All firms in the regulated sector must undertake a proliferation financing risk assessment, either a stand alone risk assessment, or as part of their existing money laundering and terrorist financing risk assessments.

However proliferation financing compliance must go beyond a risk assessment. The risk assessment process will result in a series of mitigation measures. This should include dedicated training modules on proliferation financing and guidance on high risk jurisdictions on PF.

Communication is also a vital risk mitigation measure to combat proliferation financing. Communication is more than training, it means regularly communicating with staff and stakeholders about the risks of PF, and what your firm is doing to combat them.

VinciWorks have created free-to-use templates to assist with your communication around proliferation financing. We have produced a template email to staff on understanding PF risks, a template email to stakeholders on what your firm is doing to mitigate PF risks, and a template one page explainer to inform staff and stakeholders about PF and why it is important.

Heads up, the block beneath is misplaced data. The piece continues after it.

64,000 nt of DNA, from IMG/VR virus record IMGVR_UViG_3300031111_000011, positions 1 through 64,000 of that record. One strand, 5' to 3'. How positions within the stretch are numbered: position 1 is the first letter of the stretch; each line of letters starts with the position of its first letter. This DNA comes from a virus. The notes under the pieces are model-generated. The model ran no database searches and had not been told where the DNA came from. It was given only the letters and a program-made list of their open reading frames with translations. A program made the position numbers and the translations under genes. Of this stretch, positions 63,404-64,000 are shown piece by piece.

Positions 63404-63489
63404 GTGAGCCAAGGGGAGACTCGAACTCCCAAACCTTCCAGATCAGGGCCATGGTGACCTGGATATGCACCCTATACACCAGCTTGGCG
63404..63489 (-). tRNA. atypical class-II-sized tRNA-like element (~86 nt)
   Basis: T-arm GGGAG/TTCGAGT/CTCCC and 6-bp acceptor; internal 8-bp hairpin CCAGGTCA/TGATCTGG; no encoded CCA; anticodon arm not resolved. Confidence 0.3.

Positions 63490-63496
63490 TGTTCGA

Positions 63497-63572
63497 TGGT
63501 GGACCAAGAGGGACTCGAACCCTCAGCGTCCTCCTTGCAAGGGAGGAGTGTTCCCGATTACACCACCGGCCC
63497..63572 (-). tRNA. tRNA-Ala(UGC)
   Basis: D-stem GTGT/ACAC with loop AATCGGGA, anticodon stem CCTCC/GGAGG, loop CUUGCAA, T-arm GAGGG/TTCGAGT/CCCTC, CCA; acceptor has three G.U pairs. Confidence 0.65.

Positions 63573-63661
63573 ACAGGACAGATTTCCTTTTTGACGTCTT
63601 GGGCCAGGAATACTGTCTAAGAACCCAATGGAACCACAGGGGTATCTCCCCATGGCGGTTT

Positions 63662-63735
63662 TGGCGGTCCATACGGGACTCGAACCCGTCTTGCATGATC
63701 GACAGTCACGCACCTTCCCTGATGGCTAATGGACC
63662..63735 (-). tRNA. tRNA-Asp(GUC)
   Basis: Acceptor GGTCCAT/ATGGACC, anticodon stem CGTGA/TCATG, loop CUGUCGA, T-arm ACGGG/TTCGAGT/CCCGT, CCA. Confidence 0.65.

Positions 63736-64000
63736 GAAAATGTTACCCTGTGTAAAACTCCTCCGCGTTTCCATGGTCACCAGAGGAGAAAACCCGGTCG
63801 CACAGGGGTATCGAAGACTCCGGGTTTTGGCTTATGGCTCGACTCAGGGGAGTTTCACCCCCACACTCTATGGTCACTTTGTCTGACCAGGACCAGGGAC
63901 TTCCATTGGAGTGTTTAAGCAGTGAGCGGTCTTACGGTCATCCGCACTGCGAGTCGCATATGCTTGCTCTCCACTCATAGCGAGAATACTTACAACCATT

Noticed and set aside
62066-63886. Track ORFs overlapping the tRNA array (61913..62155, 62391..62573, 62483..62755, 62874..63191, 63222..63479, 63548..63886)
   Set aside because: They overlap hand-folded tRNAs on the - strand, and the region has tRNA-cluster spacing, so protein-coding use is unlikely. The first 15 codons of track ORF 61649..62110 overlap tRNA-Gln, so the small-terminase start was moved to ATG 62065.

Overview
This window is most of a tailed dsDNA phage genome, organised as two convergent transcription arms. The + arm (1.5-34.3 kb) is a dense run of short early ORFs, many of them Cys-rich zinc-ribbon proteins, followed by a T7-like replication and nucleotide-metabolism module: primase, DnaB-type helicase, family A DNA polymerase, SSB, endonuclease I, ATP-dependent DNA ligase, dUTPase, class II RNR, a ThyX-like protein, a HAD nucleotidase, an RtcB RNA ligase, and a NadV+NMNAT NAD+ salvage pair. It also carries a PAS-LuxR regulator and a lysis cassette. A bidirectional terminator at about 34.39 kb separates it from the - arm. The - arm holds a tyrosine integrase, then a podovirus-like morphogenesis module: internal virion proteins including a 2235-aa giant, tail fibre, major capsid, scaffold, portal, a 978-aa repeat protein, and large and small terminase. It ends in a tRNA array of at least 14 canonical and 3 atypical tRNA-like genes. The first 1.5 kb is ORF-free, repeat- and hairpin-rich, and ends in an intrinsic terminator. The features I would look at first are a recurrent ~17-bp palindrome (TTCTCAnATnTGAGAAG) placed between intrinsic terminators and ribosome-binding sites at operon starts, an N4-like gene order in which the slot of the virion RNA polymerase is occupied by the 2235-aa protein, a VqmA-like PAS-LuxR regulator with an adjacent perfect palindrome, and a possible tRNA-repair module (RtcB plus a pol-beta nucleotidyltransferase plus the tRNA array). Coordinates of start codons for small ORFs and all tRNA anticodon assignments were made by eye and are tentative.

You can copy and paste the text of these templates and customise them to suit your organisation.

Don’t forget to register for VinciWorks free webinar on managing proliferation financing risks on Wednesday 3 April at 12pm UK time. Register for free here.

Template one page explainer on proliferation financing

Mitigating the risk of Proliferation Financing

Proliferation Financing (PF), which facilitates the movement and development of illegal goods, has become an increasing cause of global concern over the last decade. Its potential consequences can be severe – from global instability to a catastrophic loss of life. 

The UK’s position in the global economy and international financial system makes it a prime location to raise funds to develop chemical, biological, radiological, and nuclear programmes that threaten international peace and security.